The Sunken Stories and Ancient Wisdom of the Great African Seaforest
William Shakespeare wrote these words sometime in the early 1600s and expressed in his excellently poetic way a transformation of matter, where life flows in all things and we are all interconnected. Many centuries later, in 2012, a group of humans in Cape Town were individually grappling with changes of our own, struggling to find a deeper connection with the natural world. Awe-inspiring swims in icy water led to the creation of a storytelling project to showcase the wonder of Cape Town’s kelp forests. Next came the decision to establish an organisation that would explore this deep need to find connection, and inspired by Shakespeare, we named it The Sea Change Project (SCP).
For us the metamorphosis would not be just a physical one, but a true change of heart and mind, which ignited a deep curiosity about the interconnectedness of all living beings and a desire to share stories about the miracle that is the living planet.
It became evident that we needed a way to bring that messaging into our work. We also knew that our work needed to be grounded in science and that to some extent we needed to invest in our own marine research too. So we combined our passion for exploration and discovery with science and created the 1001 Seaforest Species project .
This project is a science based endeavour that will find, photograph, describe and classify a thousand and one species in the kelp forest starting with the Octopus as number 1 and the human as number 1001. The name A Thousand and One was inspired from the Arabian Night tales, where a slave girl changes the mind of a cruel emperor through telling him a 1001 stories. She goes from the threat of being beheaded, to becoming his love at the end of the storytelling. We hope our 1001 stories of the Great African Seaforest and its unique biodiversity, allows people to fall in love with nature and change their relationship with her to a more nurturing one.
Our strength lies in storytelling that is informed by science. But what kind of stories to tell? Do we beat the same drum that has been beaten by conservation organisations for decades – even centuries? The beats would say; our planet is under threat, identify those who are responsible, list the dangers and signal solutions. These are all important and powerful messages. There is also the extreme of finger-pointing, accusations and shaming – strategies which have mostly served to polarise and divide in a time when we desperately need unified action. We wondered if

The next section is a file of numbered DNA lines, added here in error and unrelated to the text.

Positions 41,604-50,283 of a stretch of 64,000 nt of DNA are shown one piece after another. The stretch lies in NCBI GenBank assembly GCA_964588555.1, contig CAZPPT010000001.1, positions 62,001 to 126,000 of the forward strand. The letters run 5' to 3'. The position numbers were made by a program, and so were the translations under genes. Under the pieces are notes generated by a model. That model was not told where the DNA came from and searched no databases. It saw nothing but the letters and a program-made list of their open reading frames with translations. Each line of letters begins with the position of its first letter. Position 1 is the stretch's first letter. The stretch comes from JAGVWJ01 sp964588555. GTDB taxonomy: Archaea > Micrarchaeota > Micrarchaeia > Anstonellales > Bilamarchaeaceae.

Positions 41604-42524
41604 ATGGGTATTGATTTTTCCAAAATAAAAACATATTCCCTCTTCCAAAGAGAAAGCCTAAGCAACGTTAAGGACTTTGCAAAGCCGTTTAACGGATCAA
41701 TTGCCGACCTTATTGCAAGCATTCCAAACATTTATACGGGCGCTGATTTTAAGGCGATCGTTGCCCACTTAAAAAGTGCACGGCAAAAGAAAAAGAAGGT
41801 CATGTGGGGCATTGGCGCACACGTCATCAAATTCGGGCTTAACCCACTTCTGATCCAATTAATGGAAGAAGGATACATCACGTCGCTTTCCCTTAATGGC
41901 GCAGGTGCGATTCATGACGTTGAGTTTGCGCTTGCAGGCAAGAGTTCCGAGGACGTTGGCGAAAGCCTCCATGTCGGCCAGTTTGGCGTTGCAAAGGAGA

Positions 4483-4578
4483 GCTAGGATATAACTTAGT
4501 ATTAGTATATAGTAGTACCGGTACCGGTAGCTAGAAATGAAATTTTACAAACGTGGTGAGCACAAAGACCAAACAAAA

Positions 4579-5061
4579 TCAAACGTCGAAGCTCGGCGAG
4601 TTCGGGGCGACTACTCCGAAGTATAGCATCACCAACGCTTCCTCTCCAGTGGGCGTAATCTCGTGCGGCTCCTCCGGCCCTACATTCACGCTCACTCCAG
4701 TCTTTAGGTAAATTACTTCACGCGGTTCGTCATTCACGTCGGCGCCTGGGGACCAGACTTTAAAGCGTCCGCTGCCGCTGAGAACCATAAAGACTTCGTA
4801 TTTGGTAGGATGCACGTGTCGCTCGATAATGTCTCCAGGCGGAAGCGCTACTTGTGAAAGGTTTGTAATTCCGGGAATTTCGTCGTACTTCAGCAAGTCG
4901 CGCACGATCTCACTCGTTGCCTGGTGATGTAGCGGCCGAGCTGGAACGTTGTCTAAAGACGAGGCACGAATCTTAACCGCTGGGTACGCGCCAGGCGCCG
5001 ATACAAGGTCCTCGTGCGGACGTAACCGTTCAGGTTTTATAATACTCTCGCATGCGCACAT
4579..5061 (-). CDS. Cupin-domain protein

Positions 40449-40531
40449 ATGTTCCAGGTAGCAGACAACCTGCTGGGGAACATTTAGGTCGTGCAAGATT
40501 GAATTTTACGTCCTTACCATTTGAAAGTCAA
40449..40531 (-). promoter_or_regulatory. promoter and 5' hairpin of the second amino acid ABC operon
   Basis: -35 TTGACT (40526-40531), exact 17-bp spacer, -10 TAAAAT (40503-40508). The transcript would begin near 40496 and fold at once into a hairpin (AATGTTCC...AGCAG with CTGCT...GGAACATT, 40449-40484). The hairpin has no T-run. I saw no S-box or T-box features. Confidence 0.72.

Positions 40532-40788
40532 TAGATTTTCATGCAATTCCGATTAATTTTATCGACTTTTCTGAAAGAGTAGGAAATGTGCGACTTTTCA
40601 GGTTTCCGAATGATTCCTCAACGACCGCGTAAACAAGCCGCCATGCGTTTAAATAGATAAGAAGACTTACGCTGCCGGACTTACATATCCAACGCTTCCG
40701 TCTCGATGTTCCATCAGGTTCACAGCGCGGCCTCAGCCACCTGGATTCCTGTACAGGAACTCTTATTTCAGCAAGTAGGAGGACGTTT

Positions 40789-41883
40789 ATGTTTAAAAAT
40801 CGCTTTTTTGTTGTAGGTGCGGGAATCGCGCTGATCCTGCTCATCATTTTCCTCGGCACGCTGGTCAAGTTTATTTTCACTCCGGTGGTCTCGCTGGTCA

there was space for a new voice within the global conversation about the dangers we face. A voice that spoke to love.
Neurologists know that our decision-making as humans is driven mostly by emotion. We might like to think we rely on logic and facts, and to a small extent we do, but our primary drivers lie in our subconscious: instinct and emotion.
When our Academy Award and BAFTA winning movie My Octopus Teacher became a global phenomenon, we were deeply affirmed, because it meant that our instincts were right. We chose not to follow a traditional conservation narrative and to avoid any direct messaging, and yet this film has been a game-changer for inspiring global support and love for octopuses and the natural world. We realised that we had a very powerful tool for our conservation mission. Because of our lived daily experiences, we had a unique ability to share our joy and wonder with first-hand authenticity, sparking it in our audiences. Good storytelling was the key.
Conservation is the move to protect, preserve and regenerate our natural ecosystems and we believe this is only truly possible when a deep connection is regenerated within: a kind of rewilding of the self. Inspired by nature, grounded in science and guided by indigenous wisdom, we are working on many new projects to bring you more Sea Change stories. Because as Bittu Sehgal, a wonderful conservation mentor, once said: “The greatest landscape for wild nature is the human heart and the greatest landscape for the human heart is wild nature.”